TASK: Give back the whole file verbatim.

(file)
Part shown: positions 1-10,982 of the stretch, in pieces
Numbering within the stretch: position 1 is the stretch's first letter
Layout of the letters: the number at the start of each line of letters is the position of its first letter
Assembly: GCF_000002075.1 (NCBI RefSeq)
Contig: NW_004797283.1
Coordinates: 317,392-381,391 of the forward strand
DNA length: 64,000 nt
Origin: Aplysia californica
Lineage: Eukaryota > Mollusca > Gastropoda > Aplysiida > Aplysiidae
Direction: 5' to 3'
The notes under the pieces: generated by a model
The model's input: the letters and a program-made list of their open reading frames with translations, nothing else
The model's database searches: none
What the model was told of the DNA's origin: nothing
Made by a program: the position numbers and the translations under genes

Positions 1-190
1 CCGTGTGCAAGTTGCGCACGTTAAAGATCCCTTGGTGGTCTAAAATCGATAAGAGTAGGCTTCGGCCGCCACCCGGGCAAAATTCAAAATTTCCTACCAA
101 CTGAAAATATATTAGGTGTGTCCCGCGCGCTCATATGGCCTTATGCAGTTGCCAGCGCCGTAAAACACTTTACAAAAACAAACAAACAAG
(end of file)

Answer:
Part shown: positions 1-10,982 of the stretch, in pieces
Numbering within the stretch: position 1 is the stretch's first letter
Layout of the letters: the number at the start of each line of letters is the position of its first letter
Assembly: GCF_000002075.1 (NCBI RefSeq)
Contig: NW_004797283.1
Coordinates: 317,392-381,391 of the forward strand
DNA length: 64,000 nt
Origin: Aplysia californica
Lineage: Eukaryota > Mollusca > Gastropoda > Aplysiida > Aplysiidae
Direction: 5' to 3'
The notes under the pieces: generated by a model
The model's input: the letters and a program-made list of their open reading frames with translations, nothing else
The model's database searches: none
What the model was told of the DNA's origin: nothing
Made by a program: the position numbers and the translations under genes

Positions 1-190
1 CCGTGTGCAAGTTGCGCACGTTAAAGATCCCTTGGTGGTCTAAAATCGATAAGAGTAGGCTTCGGCCGCCACCCGGGCAAAATTCAAAATTTCCTACCAA
101 CTGAAAATATATTAGGTGTGTCCCGCGCGCTCATATGGCCTTATGCAGTTGCCAGCGCCGTAAAACACTTTACAAAAACAAACAAACAAG